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6.2 Mutation

Mutation of an object means changing its abstract value. This can happen in one of two ways:

The word "modifies" is sometimes used as a synonym for "mutates".

To specify a function that mutates an object, one usually has to refer to the object's abstract value in two states: just before the function body is run (but after parameter passing) and just as it is about to return. Informally one refers to the value of an object at a given time as its state. More formally, a state is a (mathematical) function from objects to their values. An informal phrase such as "the object x has value 2 before the call" means that the state before the call (after parameter passing) maps the object x to 2. See section 2.8 Objects and Values for an introductory discussion of objects and values.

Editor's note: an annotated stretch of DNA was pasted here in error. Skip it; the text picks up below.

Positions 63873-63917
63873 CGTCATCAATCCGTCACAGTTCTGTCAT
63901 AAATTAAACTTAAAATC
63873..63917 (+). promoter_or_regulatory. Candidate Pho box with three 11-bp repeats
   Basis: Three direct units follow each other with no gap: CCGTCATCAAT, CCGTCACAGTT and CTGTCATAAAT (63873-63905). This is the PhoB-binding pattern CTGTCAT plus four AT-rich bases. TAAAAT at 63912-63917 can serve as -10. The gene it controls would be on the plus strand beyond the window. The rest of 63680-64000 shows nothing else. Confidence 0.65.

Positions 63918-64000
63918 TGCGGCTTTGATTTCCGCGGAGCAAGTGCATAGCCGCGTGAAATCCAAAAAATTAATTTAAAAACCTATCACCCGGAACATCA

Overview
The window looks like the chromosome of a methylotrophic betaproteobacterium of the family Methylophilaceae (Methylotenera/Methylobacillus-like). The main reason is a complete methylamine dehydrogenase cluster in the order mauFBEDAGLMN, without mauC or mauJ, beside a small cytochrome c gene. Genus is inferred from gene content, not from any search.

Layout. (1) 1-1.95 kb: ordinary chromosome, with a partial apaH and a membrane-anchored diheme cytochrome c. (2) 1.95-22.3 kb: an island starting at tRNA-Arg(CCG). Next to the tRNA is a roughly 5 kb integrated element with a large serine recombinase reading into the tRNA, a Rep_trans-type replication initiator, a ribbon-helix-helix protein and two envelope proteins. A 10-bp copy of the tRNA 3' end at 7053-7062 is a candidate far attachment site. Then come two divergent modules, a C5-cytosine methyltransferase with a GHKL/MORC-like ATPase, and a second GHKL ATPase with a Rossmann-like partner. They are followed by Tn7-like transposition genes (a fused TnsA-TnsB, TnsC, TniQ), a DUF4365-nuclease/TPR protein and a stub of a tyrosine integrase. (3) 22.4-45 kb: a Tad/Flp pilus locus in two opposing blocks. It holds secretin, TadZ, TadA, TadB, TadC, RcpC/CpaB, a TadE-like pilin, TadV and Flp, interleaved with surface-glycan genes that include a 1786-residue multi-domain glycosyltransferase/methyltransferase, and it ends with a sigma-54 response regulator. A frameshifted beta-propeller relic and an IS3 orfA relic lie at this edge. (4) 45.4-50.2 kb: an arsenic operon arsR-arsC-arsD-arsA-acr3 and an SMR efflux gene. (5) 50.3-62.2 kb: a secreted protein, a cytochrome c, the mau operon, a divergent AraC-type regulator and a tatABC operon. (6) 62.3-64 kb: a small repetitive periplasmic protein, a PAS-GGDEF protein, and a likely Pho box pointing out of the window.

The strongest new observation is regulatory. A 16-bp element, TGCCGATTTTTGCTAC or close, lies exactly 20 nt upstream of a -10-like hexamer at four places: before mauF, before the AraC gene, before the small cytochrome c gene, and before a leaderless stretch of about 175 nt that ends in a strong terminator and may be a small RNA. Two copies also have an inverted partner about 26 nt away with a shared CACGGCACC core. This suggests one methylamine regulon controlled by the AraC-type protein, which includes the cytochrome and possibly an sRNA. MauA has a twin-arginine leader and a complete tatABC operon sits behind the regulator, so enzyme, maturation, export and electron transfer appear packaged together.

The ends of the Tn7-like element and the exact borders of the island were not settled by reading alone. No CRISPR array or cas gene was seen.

The states of interest in a function specification are as follows:

Thus, to allow for mutation, the formal model of a C++ function (that cannot throw exceptions) is as a relation between:

Note that the in Larch/C++ even a void function has a result, which is theVoid. See section Result for more discussion on this point.

Therefore a function specification's precondition describes the arguments and pre-states over which the function is defined (the domain of the relation). The postcondition describes the relation itself; that is, it describes the set of post-state and result pairs that are related to a given tuple of actual arguments and a pre-state.

The modifies-clause in a specification can be used to state what objects a function is allowed to mutate, and what objects it is not allowed to mutate. (It is part of a "frame axiom" for a specification [Borgida-etal95]. The other part of the frame axiom is the trashes-clause, which, if omitted, says that no object can become unassigned or deallocated (see section 6.3.2 The Trashes Clause).

The subsections below describe: state functions, which allow one to specify the value of an object in the pre- or post-state, the trait functions allocated and assigned, which allow one to specify whether objects are allocated and well-defined, the modifies-clause, and formal details of the modifies-clause.

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